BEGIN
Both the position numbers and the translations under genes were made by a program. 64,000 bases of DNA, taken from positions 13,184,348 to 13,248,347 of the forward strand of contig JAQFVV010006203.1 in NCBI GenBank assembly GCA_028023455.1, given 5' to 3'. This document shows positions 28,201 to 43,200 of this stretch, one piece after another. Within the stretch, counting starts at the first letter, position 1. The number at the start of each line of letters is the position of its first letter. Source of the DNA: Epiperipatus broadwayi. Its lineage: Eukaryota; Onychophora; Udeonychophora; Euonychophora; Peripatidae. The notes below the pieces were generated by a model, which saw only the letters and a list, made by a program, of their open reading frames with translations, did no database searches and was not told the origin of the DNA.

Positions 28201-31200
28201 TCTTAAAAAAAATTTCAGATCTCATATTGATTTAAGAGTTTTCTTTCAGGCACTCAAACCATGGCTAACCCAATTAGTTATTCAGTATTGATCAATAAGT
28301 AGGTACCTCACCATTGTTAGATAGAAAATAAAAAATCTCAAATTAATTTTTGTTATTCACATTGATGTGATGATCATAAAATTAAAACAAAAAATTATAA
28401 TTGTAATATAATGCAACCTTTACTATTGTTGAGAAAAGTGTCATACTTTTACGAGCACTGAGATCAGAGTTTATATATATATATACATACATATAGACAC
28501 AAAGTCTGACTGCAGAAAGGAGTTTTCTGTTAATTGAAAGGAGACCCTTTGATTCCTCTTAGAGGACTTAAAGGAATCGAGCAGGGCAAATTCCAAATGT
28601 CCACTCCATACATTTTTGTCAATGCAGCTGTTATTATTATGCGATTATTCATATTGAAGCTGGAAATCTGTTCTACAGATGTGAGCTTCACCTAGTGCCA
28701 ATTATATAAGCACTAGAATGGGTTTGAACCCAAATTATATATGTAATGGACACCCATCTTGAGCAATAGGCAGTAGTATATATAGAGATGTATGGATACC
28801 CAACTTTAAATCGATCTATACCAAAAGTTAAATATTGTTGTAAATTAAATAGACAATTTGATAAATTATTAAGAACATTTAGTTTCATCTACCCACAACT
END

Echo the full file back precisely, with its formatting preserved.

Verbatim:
Both the position numbers and the translations under genes were made by a program. 64,000 bases of DNA, taken from positions 13,184,348 to 13,248,347 of the forward strand of contig JAQFVV010006203.1 in NCBI GenBank assembly GCA_028023455.1, given 5' to 3'. This document shows positions 28,201 to 43,200 of this stretch, one piece after another. Within the stretch, counting starts at the first letter, position 1. The number at the start of each line of letters is the position of its first letter. Source of the DNA: Epiperipatus broadwayi. Its lineage: Eukaryota; Onychophora; Udeonychophora; Euonychophora; Peripatidae. The notes below the pieces were generated by a model, which saw only the letters and a list, made by a program, of their open reading frames with translations, did no database searches and was not told the origin of the DNA.

Positions 28201-31200
28201 TCTTAAAAAAAATTTCAGATCTCATATTGATTTAAGAGTTTTCTTTCAGGCACTCAAACCATGGCTAACCCAATTAGTTATTCAGTATTGATCAATAAGT
28301 AGGTACCTCACCATTGTTAGATAGAAAATAAAAAATCTCAAATTAATTTTTGTTATTCACATTGATGTGATGATCATAAAATTAAAACAAAAAATTATAA
28401 TTGTAATATAATGCAACCTTTACTATTGTTGAGAAAAGTGTCATACTTTTACGAGCACTGAGATCAGAGTTTATATATATATATACATACATATAGACAC
28501 AAAGTCTGACTGCAGAAAGGAGTTTTCTGTTAATTGAAAGGAGACCCTTTGATTCCTCTTAGAGGACTTAAAGGAATCGAGCAGGGCAAATTCCAAATGT
28601 CCACTCCATACATTTTTGTCAATGCAGCTGTTATTATTATGCGATTATTCATATTGAAGCTGGAAATCTGTTCTACAGATGTGAGCTTCACCTAGTGCCA
28701 ATTATATAAGCACTAGAATGGGTTTGAACCCAAATTATATATGTAATGGACACCCATCTTGAGCAATAGGCAGTAGTATATATAGAGATGTATGGATACC
28801 CAACTTTAAATCGATCTATACCAAAAGTTAAATATTGTTGTAAATTAAATAGACAATTTGATAAATTATTAAGAACATTTAGTTTCATCTACCCACAACT